39. What is the outcome you are seeking to achieve?
  40. And what else?
  41. How can I help you achieve your goals?
  42. I need your help with something..
  43. What are the things we can control in this situation?
  44. What does success look like for you?
  45. Why do you think that matters?
  46. If I were to help, what would that look like for you?
  47. What is stopping you from being the best version of yourself?
  48. What does success look like to you?
  49. How can I help you achieve your goals? What goals are you hoping I can assist you with?
  50. Can you please help me understand why this is a priority?
  51. Is there anything we have not discussed which you feel we need to?
  52. Is there anything that is going on outside of work/this project which is causing you stress? How can we help you?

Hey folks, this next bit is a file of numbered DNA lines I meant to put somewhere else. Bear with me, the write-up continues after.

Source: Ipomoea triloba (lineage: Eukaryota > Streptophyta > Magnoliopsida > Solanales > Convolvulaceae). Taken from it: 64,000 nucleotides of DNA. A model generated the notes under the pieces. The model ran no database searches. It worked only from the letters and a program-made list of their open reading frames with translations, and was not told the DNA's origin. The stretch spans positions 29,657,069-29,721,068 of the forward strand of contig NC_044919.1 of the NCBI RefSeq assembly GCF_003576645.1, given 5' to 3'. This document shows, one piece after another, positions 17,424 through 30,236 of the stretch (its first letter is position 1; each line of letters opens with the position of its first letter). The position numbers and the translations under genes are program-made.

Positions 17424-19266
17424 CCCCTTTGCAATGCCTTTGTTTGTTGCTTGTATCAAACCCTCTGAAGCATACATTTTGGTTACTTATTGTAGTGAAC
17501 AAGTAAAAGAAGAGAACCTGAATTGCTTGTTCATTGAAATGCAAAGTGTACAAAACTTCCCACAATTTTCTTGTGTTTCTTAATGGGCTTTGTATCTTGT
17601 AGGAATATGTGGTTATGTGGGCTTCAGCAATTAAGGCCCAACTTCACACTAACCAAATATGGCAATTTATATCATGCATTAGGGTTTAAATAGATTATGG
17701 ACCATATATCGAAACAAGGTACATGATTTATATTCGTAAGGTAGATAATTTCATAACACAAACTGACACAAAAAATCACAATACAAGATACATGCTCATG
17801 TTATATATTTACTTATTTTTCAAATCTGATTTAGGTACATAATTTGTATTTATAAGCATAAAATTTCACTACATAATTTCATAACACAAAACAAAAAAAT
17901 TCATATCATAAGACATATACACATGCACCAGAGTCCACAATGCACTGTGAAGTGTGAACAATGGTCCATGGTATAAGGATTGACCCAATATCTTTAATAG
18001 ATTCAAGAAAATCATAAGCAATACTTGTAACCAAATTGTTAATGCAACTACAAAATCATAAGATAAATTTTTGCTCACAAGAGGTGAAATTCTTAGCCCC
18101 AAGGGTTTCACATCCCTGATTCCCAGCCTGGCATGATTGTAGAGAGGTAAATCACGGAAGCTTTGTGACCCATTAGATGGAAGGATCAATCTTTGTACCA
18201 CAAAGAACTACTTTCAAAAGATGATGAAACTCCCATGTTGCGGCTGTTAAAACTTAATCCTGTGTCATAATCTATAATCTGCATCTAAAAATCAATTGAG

53. What do you think we need to improve?

What design thinking can teach us about communicating effectively

Have you ever found yourself in a meeting and on the receiving end of a long diatribe or winding story that has absolutely nothing to do with you, the purpose of the meeting, or the project at hand? It’s a kind of ineffectual communication that almost never influences change, other than the change of “I need to get out of this situation asap”.

Cue design thinking.

Design thinking encourages us to be more intentional and experimental about the way we approach problem-solving, product development, and design. It’s also a process that can also allow us to dramatically improve the effectiveness of our communication and avoid being that person in those meetings.

In order for us to better ‘land’ a message, idea, or piece of feedback, we can pause to consider these four elements that are common parlance (great word) in design thinking circles:

  1. The needs and emotions of those we’re communicating with